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You might not be able to afford a trip on Richard Branson’s Virgin Galactic or Elon Musk’s SpaceX, but there are plenty of amazing ways to can experience the cosmos without leaving the atmosphere.

Rare Annular Eclipse casts erie light over New Mexico landscape, May 20, 2012

Go on a Solar Eclipse tour

Most years, there’s a solar eclipse somewhere in the world. A number of tour companies run trips to view the events: travelling to the best place to see them and offering guided tours and events. In August 2017, there’s going to be a significant solar eclipse in the American west: check out this list of tours and events from the American Astronomical Society.

See the Northern or Southern lights

The polar lights, or Aurora Borealis and Aurora Australia, are an incredible display of colours caused by solar winds. Usually green, but sometimes red or blue, the vivid displays are usually on display in between late autumn and early spring in each hemisphere. Alaska, Scotland, Scandinavia and Estonia are great places to check out the Northern Lights, while Tasmania, New Zealand’s South Island, Antarctica and southern Chile are the best places for the Southern Lights. 

Visit one of the darkest place on earth

While you’re on New Zealand’s South Island to see the lights, visit the Aoraki Mackenzie International Dark Sky Reserve. Light pollution is strictly controlled in the 4300 square kilometre area, one of only eight such places in the world. Big Sky Stargazing tours at Mt Cook offer guided tours to star gazing sites, including the use of telescopes, to enjoy the southern skies.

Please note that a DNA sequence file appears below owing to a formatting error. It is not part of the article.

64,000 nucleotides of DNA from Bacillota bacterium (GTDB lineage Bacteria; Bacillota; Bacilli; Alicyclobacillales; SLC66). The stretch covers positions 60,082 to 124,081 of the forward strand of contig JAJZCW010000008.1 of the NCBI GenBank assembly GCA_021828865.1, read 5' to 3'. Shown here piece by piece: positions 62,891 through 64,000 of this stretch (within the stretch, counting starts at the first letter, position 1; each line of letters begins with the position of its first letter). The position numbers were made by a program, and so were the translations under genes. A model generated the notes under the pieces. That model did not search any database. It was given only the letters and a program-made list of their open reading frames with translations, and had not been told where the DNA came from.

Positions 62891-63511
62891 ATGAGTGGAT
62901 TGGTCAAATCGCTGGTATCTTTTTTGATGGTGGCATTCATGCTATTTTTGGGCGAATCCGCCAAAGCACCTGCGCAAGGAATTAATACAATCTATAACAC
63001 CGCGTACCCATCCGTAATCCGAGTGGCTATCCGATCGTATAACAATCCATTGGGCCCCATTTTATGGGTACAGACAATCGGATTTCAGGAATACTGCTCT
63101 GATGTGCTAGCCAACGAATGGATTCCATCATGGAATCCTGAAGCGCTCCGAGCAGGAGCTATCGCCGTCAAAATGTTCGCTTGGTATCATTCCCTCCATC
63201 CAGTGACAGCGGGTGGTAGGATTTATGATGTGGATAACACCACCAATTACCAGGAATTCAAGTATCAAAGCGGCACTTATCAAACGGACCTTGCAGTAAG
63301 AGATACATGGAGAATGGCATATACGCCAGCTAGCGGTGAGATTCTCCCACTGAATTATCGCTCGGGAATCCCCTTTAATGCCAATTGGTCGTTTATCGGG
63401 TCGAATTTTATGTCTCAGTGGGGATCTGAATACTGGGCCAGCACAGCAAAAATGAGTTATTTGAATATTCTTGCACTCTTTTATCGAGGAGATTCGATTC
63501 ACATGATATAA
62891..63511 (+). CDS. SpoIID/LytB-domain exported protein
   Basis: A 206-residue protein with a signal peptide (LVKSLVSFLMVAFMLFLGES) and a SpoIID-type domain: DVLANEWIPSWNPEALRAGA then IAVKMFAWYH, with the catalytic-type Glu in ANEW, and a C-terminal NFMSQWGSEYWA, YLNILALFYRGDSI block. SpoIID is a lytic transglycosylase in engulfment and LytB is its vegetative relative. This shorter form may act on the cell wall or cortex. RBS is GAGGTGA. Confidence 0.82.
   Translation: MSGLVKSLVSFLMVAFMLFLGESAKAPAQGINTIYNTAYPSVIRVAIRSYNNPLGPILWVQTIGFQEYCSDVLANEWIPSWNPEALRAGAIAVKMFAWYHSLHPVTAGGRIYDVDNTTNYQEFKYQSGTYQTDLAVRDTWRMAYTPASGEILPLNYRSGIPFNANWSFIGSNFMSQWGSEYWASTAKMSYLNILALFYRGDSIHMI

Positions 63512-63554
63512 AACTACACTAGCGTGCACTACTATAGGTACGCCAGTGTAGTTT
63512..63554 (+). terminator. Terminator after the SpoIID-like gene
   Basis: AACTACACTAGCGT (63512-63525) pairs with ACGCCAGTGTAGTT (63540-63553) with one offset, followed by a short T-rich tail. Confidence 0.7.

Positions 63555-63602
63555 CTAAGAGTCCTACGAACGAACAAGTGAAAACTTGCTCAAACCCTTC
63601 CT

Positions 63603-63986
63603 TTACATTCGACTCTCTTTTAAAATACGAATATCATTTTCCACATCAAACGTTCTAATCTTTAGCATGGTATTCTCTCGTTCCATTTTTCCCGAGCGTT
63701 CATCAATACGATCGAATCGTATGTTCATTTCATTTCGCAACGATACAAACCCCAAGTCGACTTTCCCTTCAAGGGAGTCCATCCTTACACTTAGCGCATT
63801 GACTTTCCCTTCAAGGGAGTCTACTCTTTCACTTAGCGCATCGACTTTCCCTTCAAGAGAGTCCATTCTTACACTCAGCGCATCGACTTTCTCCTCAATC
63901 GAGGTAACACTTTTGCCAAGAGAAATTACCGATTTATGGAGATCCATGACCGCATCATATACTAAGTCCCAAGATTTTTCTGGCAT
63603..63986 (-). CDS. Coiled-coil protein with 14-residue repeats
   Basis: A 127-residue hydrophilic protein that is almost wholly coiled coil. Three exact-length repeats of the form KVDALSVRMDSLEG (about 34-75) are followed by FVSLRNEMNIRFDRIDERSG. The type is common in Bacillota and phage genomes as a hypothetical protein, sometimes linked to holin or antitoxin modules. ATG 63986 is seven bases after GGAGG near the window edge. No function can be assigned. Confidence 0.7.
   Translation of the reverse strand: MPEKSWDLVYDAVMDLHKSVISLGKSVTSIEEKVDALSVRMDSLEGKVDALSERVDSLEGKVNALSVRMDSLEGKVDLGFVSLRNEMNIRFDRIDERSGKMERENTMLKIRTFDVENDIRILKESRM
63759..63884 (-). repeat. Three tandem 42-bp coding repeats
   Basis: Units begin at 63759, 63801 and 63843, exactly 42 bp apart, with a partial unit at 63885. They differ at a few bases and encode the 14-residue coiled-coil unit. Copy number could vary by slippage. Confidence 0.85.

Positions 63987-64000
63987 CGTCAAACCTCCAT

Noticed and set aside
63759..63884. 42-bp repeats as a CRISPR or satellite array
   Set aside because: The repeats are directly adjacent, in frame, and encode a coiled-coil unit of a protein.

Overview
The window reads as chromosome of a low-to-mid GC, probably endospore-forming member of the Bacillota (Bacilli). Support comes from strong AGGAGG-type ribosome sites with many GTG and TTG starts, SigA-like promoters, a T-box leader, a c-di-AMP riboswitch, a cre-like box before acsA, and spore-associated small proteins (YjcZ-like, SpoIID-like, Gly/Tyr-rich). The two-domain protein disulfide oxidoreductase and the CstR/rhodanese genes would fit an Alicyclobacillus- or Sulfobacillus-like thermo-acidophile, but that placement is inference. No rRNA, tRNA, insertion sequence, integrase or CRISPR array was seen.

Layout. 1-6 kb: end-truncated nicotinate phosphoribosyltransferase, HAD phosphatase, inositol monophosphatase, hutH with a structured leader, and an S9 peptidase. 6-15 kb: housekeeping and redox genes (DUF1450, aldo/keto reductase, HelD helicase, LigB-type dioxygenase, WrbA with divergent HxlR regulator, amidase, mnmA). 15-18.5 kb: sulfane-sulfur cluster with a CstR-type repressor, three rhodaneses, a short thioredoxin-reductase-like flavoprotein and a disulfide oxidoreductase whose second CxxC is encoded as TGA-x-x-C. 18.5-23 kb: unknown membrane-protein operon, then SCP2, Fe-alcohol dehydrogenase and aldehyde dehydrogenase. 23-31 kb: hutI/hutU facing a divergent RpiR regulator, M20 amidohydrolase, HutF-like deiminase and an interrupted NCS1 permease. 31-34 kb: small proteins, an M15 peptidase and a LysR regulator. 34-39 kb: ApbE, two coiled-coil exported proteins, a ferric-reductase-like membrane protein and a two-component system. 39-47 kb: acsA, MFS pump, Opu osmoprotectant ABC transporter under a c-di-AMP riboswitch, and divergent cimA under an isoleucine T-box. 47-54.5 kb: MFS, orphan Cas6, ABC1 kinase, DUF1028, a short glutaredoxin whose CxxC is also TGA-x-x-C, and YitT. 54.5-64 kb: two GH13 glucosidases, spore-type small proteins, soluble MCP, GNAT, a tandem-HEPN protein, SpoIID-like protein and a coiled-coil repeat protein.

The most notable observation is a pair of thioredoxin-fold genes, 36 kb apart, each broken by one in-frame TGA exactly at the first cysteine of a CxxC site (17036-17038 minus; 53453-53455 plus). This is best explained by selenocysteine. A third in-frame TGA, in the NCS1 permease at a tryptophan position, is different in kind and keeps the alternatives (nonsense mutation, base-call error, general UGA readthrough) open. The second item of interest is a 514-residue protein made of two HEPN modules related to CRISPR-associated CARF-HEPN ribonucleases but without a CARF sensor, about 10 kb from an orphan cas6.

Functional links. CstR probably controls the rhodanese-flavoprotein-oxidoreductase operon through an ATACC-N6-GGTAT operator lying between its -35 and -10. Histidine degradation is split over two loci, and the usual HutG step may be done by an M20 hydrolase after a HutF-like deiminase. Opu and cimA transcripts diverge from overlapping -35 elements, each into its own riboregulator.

Kennedy Space Centre Visitor Centre

If you’re interested in the history of the American space program, it’s a pretty tight toss-up between the Smithsonian Steven F. Udvar-Hazy Center in Chantilly, Virginia and the Kennedy Space Centre, but if you can manage to coincide your trip with a rocket launch, the Kennedy Centre gets a slight edge. The visitor centre has all kinds of artefacts, including the space shuttle Atlantis, and the bus tour allows you to visit historic launch sites. Keep an eye on their event calendar here to try to align your trip with a launch but be warned: launches are often postponed due to weather.  

Atacama Desert, Chile, 

The frozen desert of northern Chile provides some of the best star-gazing on the planet. With high altitude (it’s 2200m above sea level), skies that are usually clear, and the little light pollution, it’s an amazing place to see the stars. Take one of the amazing range of stargazing tours on offer, including the opportunity to camp overnight in the desert for a night you won’t forget. And as a bonus, the Atacama desert is thought to be quite similar to Mars and is used by scientists for testing equipment bound for the red planet. It might be as close as you ever get to visiting our nearest celestial neighbour.